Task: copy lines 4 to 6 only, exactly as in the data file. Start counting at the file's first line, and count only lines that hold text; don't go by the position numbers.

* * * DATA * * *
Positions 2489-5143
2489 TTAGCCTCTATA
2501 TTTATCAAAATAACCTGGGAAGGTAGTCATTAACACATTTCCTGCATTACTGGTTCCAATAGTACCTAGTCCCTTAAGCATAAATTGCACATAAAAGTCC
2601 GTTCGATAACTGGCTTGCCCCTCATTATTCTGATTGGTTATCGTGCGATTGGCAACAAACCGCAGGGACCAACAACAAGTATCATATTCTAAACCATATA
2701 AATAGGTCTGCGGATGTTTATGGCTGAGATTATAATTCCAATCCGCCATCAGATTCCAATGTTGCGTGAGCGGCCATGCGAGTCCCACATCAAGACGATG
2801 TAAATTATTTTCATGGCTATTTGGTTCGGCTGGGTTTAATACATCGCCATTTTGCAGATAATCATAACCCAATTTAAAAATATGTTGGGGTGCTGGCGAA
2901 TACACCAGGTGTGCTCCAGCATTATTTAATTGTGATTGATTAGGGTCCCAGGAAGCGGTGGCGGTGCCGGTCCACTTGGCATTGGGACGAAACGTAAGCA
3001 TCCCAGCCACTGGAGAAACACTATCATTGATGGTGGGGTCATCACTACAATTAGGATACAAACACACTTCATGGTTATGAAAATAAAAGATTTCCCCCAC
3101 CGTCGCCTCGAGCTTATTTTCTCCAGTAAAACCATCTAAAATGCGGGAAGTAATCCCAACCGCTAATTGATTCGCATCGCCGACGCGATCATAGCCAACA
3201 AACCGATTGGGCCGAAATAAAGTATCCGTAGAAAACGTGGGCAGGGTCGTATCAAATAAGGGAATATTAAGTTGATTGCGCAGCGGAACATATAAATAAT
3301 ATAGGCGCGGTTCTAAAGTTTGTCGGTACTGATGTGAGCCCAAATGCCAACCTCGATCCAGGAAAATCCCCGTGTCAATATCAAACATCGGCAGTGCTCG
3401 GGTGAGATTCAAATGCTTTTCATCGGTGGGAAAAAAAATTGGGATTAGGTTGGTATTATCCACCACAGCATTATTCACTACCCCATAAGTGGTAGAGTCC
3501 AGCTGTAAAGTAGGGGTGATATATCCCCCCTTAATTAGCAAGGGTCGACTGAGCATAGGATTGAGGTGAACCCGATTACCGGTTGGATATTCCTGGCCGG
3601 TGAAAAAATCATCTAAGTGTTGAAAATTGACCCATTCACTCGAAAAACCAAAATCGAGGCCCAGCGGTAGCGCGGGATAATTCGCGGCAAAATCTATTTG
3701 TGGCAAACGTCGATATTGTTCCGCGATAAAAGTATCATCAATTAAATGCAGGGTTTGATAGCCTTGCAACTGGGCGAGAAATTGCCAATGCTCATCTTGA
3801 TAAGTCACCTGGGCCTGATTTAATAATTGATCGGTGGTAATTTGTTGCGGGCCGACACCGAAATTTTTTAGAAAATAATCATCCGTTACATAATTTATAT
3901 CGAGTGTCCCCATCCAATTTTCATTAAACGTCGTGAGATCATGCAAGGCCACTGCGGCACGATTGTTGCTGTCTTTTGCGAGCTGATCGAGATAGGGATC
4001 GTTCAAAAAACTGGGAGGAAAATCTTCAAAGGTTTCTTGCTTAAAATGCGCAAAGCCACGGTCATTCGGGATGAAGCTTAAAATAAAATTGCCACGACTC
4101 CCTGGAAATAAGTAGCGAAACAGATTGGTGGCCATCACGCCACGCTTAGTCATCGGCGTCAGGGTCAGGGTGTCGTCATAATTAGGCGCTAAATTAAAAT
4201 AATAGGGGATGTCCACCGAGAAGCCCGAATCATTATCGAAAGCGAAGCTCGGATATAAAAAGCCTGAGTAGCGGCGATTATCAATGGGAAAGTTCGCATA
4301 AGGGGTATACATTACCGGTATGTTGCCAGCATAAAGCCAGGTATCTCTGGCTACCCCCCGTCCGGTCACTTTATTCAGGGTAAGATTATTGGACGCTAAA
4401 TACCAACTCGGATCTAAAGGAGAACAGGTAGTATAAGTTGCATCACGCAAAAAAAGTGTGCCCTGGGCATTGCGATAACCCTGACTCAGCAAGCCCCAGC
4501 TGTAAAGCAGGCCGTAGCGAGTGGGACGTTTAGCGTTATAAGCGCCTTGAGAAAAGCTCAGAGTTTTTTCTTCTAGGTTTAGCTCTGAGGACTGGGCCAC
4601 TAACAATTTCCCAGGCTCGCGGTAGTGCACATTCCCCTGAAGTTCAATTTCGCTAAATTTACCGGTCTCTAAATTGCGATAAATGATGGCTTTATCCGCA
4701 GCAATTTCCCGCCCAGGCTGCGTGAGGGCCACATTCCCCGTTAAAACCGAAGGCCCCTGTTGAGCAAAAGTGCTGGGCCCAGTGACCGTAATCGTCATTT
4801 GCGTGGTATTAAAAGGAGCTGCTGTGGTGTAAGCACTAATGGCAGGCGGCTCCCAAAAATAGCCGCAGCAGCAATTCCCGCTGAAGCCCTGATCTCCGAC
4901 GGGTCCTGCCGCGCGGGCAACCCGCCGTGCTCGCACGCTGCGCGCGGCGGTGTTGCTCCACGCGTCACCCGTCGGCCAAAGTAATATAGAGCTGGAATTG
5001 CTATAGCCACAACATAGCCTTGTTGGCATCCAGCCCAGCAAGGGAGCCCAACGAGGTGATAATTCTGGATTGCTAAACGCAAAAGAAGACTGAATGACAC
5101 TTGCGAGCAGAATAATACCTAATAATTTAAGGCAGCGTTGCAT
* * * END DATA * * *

2601 GTTCGATAACTGGCTTGCCCCTCATTATTCTGATTGGTTATCGTGCGATTGGCAACAAACCGCAGGGACCAACAACAAGTATCATATTCTAAACCATATA
2701 AATAGGTCTGCGGATGTTTATGGCTGAGATTATAATTCCAATCCGCCATCAGATTCCAATGTTGCGTGAGCGGCCATGCGAGTCCCACATCAAGACGATG
2801 TAAATTATTTTCATGGCTATTTGGTTCGGCTGGGTTTAATACATCGCCATTTTGCAGATAATCATAACCCAATTTAAAAATATGTTGGGGTGCTGGCGAA